Mekong Delta

Known as South Vietnam's "rice bowl," the Delta had a population of almost six million people in the 1960s. During the Vietnam War (1954–75, civil conflict between communist North Vietnam and South Vietnam) it was a stronghold of the Viet Cong (North Vietnam's communist guerilla army) and the site of thousands of Vietnamese civilian casualties. Jason Bourne and the other members of the clandestine special operations group Operation Medusa were based in the Mekong Delta.

NATO

The North Atlantic Treaty Organization (NATO) was created after World War II (1939–45) to prevent another European-wide conflict by establishing alliances—political and military—between countries. The Europe and United States of The Bourne Identity are very much in a NATO alliance in that their various governments and intelligence agencies are supposed to be in communication with each other. Whether or not those rules are followed is a different matter.

New York, New York

The New York City neighborhood most often mentioned in The Bourne Identity is the Upper East Side, an upper-class area that runs from south to north from approximately 59th to 96th Street and from east to west from Fifth Avenue to the East River. The clandestine setting of Treadstone Seventy-One is a brownstone at 139 East 71st Street.

Paris, France

Paris is one of the central locations of the action in The Bourne Identity. Most notable is the rue Saint-Honoré, the locale for the fictional fashion house Les Classiques. However, the actual Saint-Honoré is home to many fashion ateliers (studios). Over the course of the novel Bourne takes or follows various characters, including André François Villiers and Jacqueline Lavier to restaurants located in the French countryside just outside of Paris. These locales are perfect scenes for rendezvous and assignations, often co-housed in inns, and with very good food and wine.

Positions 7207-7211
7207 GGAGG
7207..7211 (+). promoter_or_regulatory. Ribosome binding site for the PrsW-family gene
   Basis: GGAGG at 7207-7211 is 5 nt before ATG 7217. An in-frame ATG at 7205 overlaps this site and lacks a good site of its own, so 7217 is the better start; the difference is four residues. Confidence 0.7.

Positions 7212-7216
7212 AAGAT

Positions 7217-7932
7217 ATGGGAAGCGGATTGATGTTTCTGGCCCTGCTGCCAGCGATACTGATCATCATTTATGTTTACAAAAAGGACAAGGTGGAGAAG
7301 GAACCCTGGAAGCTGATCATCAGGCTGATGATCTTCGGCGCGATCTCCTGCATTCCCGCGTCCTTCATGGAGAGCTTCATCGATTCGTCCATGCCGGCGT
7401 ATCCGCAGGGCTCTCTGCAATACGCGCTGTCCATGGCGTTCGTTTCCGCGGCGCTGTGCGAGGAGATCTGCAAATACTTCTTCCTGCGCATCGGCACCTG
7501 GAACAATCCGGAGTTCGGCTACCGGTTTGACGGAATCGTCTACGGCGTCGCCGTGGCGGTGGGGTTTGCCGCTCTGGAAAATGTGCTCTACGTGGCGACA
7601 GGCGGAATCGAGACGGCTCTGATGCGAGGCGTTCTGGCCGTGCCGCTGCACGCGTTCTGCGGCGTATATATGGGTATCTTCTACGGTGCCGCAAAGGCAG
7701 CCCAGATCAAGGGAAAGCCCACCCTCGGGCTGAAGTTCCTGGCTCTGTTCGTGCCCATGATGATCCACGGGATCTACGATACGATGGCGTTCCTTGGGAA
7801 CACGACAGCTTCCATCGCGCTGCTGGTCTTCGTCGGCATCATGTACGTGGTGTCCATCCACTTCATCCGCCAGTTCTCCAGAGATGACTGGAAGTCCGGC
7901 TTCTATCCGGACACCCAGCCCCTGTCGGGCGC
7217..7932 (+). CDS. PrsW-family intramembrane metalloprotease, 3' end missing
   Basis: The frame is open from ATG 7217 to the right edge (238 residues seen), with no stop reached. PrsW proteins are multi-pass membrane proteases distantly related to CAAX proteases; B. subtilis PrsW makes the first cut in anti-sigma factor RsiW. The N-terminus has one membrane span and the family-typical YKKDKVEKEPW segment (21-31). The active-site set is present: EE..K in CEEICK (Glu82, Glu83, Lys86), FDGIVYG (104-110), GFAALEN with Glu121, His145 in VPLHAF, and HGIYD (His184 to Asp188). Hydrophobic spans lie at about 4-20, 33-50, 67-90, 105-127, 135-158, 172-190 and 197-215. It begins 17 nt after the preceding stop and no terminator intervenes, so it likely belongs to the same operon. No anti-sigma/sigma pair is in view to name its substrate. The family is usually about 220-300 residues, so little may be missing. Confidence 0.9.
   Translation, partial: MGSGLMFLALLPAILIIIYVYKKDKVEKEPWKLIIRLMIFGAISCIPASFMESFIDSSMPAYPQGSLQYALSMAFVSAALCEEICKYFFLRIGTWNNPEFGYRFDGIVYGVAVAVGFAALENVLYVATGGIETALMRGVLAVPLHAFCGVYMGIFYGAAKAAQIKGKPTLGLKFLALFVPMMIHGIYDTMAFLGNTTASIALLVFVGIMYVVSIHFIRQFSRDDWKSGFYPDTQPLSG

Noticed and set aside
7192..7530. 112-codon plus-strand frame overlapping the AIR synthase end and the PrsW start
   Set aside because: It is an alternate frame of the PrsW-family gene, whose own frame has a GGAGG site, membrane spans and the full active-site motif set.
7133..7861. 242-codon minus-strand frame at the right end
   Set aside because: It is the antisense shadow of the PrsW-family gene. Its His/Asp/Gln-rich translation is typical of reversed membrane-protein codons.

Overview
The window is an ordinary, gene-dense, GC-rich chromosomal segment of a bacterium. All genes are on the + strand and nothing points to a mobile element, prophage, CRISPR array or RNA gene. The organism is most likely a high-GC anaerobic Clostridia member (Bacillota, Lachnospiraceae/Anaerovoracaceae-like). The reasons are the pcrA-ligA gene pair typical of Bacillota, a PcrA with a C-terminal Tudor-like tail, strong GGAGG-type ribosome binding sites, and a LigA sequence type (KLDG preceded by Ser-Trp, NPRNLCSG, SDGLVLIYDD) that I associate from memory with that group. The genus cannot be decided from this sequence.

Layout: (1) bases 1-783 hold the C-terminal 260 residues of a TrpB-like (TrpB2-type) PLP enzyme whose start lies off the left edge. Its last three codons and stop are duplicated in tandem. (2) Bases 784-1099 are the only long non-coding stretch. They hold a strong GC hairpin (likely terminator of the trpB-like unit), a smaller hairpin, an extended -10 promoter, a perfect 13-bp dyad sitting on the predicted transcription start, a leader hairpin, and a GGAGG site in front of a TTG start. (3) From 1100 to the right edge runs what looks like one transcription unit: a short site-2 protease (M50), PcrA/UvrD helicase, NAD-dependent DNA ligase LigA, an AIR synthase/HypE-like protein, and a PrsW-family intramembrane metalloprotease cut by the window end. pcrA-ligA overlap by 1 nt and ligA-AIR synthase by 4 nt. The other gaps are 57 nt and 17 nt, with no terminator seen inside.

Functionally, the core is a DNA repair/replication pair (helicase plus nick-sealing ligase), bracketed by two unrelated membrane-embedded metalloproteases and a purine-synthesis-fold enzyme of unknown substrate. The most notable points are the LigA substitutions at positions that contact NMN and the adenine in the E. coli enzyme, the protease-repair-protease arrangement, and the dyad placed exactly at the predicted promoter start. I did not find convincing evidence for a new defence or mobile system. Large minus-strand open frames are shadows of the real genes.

The Pentagon, Washington, D.C.

The Pentagon is a five-sided building housing the headquarters of the United States military. It is also the location of a clandestine Treadstone Seventy-One meeting in the novel.

The Palestinian Liberation Organization (PLO)

The Palestinian Liberation Organization, founded in 1964, began as a self-declared terrorist organization of the Palestinian people, engaging in acts of terrorism throughout the 70s and 80s and calling for the "destruction of the State of Israel." However, in the 90s the PLO denounced terrorism and became the "official representative" for negotiations with Israel. In The Bourne Identity Carlos is rumored to be working with the PLO on his terrorist schemes.

Technology